The benefits of a hamlet

In the Image

October 6, 2021 | Opinion | Volume 25 Issue 21
Ed Olfert | Columnist
Main Street in Laird, Sask. (Photo by Canadian2006/CC BY-SA 3.0)

Someone suggested I apply for a pastoral position in a church in a large Canadian city. My ego liked that quite a lot. Then I gave it some thought.

The whimsical welding project that has mostly held me in thrall this summer is created with metal salvaged from oilfield leftovers. In my zeal to recycle rods that have been slowly sinking into tall grass, deeply pitted from rust, I chain the 25-foot sections behind my ATV and take them for a brisk two-mile run down a gravel road. Neighbours grin, wave, and count me as clever, I’m pretty sure. Do large Canadian cities have gravel roads? Would I still be measured as clever?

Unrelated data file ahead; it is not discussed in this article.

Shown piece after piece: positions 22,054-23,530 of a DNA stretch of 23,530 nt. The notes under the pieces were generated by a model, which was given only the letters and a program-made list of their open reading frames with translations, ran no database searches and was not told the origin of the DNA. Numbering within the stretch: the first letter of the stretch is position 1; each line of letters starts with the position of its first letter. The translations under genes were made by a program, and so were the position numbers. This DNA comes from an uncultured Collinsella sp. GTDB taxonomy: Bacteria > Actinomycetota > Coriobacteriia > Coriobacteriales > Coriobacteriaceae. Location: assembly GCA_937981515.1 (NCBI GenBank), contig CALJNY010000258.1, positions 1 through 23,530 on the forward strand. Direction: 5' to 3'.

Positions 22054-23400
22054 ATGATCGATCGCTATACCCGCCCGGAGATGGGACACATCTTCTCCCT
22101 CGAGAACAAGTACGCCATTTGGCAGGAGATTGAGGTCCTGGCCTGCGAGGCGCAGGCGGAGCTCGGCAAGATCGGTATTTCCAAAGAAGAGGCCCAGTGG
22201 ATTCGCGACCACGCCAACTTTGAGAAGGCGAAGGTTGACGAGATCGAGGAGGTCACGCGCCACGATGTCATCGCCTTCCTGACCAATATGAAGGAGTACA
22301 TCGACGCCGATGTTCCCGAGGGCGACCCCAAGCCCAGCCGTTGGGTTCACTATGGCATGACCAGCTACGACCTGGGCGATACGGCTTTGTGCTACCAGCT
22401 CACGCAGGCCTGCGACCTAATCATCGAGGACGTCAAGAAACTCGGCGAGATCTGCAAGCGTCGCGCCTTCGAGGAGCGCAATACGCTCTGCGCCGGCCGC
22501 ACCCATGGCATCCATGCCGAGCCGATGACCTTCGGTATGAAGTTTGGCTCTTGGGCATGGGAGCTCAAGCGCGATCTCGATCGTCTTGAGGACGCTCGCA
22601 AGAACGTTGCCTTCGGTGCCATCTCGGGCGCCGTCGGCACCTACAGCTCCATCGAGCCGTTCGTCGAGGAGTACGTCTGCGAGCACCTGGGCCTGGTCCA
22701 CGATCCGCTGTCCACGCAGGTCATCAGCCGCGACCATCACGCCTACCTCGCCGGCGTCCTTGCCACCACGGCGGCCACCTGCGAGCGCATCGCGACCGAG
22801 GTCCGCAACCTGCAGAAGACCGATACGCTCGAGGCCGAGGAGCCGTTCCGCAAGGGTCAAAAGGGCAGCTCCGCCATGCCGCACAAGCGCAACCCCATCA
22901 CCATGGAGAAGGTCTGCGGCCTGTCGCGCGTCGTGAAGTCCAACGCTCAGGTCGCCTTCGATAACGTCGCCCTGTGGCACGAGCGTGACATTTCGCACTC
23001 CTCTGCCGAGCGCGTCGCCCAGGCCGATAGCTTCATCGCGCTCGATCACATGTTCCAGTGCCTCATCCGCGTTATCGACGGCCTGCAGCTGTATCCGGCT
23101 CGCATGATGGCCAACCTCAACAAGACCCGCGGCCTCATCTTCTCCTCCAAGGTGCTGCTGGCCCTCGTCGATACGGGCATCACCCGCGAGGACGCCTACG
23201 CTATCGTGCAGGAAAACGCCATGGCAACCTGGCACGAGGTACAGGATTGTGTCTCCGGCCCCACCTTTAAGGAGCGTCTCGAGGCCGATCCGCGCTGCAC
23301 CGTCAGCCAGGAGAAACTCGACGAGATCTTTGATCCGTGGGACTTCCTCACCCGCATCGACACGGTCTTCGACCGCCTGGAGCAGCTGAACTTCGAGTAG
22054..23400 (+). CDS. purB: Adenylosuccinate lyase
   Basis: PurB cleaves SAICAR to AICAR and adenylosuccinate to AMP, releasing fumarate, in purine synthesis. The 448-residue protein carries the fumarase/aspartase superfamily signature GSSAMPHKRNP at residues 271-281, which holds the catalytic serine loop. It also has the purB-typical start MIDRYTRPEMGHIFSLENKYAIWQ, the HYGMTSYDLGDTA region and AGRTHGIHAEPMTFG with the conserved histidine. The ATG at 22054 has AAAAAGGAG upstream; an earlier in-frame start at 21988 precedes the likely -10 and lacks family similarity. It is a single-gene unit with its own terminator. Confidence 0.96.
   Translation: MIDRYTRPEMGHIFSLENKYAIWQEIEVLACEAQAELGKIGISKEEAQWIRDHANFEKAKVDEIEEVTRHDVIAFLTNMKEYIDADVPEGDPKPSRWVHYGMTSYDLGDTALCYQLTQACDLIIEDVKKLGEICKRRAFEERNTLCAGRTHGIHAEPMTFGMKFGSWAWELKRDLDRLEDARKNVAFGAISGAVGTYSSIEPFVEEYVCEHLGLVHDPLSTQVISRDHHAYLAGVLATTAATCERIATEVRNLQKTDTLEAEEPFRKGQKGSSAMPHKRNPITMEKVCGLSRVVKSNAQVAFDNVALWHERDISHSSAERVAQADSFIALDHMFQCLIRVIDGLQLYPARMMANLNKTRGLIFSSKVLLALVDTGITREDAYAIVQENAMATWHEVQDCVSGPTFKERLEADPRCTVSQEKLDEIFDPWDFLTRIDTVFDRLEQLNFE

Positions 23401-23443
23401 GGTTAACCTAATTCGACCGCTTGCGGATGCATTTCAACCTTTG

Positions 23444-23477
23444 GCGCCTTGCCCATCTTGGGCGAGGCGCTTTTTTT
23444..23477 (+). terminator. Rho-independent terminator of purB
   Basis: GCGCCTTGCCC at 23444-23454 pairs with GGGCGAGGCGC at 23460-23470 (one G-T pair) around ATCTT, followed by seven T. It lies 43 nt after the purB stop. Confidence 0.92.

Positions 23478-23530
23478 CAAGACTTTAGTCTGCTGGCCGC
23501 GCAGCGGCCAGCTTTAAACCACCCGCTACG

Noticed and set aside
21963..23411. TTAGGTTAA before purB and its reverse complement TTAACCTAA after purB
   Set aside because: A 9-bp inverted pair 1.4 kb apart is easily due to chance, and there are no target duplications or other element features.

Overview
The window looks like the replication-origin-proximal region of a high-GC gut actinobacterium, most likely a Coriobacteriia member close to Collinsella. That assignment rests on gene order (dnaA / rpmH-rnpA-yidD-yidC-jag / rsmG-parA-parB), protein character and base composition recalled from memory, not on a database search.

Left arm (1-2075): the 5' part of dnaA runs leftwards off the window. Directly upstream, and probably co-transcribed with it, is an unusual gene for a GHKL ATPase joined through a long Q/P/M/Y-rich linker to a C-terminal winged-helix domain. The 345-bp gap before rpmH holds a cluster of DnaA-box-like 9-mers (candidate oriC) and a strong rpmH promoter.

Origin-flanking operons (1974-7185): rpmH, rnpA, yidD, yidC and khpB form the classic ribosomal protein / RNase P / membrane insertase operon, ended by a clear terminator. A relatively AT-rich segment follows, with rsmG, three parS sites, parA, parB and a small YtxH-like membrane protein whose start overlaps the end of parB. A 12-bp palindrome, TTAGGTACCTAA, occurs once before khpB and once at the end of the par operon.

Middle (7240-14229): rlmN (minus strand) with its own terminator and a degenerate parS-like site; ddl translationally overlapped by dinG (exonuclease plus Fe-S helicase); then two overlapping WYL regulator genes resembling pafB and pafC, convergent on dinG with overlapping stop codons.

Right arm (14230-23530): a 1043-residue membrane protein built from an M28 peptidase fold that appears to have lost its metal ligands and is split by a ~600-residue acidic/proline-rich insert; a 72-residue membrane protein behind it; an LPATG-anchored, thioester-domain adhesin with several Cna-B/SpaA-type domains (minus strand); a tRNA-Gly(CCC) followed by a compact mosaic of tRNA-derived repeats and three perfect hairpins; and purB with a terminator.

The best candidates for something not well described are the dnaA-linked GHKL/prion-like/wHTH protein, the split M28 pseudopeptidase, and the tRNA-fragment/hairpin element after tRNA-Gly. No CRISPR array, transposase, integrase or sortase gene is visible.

There’s a thing going through its second year here in Laird, Sask., where young boys recycle old lawn mower tractors and use them to “terrorize” our hamlet, in bunches or singly. A dad from down the street came by. He had a small engine from a snow blower, with handlebar and wheels. Could I design and build a hitch so it could tow a wagon? Shortly thereafter, Holly reported sighting this contraption, loaded with boys, racing down main street at its top speed of about .8 km/h, while cars patiently steered around it.

I have not yet had my turn, which I assume I am owed given my investment. Could I cruise in the midst of equally patient traffic in a large Canadian city?

A few years ago, as I was on my driveway building something, a grade 5 class walked up my street. It was June, when no one wants to be in school. They were on a nature hike. I heard a voice say, “Mr. Harris, can I go say hi to my Opa?” Mr. Harris replied, “Let’s all go say hi to Opa!” My table was quickly surrounded by students, commenting on my work, offering suggestions, asking questions, needing demonstrations. A girl observed, “You have a lot of holes in your shirt!” Another shushed her, “That’s rude!” A large Canadian city would need to offer those kinds of days.